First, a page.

Annie Dillard has gone for a ramble. She is crossing a field when she sees a “little boy … He looked to be about eight, thin, wearing a brown corduroy jacket … and a matching beaked corduroy cap with big earflaps … The boy and I talked over the barbed wire.” They talked about the boy’s dogs, the horses (one had a new foal). “Then he paused. He looked miserably at his shoetops, and I looked at his brown corduroy cap. Suddenly the cap lifted, and the little face said in a rush, ‘Do you know the Lord as your personal savior?’
“’Not only that,’ I said, ‘I know your mother.’ … She had asked me the same question.”
Dillard remembers stopping at the front of the house to ask permission to walk across the field. “That was a year ago. … The driveway made a circle in front of the house, and in the circle stood an eight-foot aluminum cross with a sign underneath it reading CHRIST THE LORD IS OUR SALVATION. Spotlights in the circle’s honeysuckle were trained up at the cross and the sign. I rang the bell.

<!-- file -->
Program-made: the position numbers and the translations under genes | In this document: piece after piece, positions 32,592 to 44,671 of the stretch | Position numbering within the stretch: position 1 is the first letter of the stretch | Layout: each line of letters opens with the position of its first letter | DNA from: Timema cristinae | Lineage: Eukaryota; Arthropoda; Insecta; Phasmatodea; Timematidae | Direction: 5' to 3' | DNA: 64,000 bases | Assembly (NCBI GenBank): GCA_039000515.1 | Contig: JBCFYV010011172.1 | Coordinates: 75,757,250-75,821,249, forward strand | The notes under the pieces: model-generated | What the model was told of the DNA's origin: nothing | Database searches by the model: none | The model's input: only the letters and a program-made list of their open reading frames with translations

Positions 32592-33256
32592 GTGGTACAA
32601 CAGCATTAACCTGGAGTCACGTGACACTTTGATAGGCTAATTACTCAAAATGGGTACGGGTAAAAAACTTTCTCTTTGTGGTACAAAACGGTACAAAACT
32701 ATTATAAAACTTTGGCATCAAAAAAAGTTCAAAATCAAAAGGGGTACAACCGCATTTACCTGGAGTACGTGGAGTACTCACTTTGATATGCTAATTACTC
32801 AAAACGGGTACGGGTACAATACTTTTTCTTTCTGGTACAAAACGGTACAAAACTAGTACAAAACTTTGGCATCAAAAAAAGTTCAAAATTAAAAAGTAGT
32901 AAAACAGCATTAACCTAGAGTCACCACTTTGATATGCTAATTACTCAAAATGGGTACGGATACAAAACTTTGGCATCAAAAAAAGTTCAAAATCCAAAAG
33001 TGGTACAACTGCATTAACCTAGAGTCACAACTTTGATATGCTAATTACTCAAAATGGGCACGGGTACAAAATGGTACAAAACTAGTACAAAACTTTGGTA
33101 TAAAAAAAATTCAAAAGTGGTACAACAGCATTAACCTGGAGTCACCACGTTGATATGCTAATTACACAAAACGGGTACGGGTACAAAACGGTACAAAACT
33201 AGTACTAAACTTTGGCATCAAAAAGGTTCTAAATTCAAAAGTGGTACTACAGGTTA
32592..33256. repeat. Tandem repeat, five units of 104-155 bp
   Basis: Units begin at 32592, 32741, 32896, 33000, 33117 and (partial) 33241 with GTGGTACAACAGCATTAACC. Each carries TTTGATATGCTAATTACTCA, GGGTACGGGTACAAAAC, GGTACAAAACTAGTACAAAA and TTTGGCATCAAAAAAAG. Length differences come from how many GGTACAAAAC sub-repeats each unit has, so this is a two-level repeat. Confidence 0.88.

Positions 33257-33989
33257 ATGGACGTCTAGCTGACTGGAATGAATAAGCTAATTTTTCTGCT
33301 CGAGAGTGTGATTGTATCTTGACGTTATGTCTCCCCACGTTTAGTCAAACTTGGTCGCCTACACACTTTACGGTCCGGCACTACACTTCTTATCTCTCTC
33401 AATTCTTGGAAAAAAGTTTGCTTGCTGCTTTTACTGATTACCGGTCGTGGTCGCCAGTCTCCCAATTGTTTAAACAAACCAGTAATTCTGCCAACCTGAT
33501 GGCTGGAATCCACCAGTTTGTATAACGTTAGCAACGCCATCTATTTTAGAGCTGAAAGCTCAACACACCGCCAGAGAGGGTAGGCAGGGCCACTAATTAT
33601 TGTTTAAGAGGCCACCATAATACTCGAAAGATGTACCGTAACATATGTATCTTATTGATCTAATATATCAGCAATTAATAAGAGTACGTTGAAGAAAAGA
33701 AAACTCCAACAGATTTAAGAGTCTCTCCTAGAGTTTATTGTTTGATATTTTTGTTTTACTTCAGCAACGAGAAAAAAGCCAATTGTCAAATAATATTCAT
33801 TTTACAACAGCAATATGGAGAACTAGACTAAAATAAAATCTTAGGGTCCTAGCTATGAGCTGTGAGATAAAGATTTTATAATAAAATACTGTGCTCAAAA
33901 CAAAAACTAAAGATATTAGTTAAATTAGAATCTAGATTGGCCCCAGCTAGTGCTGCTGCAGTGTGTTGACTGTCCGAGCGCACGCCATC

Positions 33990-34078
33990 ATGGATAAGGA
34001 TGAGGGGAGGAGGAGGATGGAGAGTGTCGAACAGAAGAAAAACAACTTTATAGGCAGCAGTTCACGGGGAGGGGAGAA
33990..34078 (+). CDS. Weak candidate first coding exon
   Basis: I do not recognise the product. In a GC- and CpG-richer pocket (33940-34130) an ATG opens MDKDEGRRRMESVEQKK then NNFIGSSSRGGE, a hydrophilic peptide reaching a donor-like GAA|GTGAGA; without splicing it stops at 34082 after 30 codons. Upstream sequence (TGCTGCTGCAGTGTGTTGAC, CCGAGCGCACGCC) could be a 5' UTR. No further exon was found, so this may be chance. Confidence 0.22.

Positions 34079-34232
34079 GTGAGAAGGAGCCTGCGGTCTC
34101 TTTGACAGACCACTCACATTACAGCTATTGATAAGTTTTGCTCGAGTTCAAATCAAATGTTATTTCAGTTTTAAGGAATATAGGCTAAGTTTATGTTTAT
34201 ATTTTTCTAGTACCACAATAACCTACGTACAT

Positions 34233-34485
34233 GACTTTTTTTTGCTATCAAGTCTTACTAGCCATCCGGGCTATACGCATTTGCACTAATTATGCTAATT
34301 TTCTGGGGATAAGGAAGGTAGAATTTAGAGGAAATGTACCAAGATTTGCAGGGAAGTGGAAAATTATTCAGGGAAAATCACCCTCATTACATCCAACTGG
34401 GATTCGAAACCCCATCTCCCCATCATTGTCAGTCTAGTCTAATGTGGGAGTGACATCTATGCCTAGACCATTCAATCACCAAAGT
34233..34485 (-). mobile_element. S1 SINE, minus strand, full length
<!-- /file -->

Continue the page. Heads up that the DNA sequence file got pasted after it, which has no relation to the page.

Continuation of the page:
“The woman was very nervous. She was dark, pretty, hard, with the same trembling lashes as the boy. She wore a black dress and one brush roller in the front of her hair. She did not ask me in.” At first she seemed confused by Dillard’s request, then granted it, but “she was worried about something else. She worked her hands … ‘Do you know the Lord as your personal savior?’
“My heart went out to her. … She must have to ask this of everyone, absolutely everyone, she meets. That is Christian witness. It makes sense, given its premises. I wanted to make her as happy as possible, reward her courage, and run.
“She was stunned that I knew the Lord, and clearly uncertain whether we were referring to the same third party.”
I have the same uncertainty. Dillard’s version of God, despite her suggestion that it’s the Christian one, strikes me as a good deal odder and colder than the one “the Reverend Jerry Falwell’s congregation” would feel cozy with. “She drove, I inferred, 120 miles round trip to go to church.” Despite her doubts about Dillard, the perpetual evangelist relaxed on assurance of the safety of another soul, Dillard says. Of course she had to press into Dillard’s hands a few educational pamphlets. Dillard claims to believe, “the one on the Holy Spirit … was good.”
source: “On a Hill Far Away” in Annie Dillard’s Teaching a Stone to Talk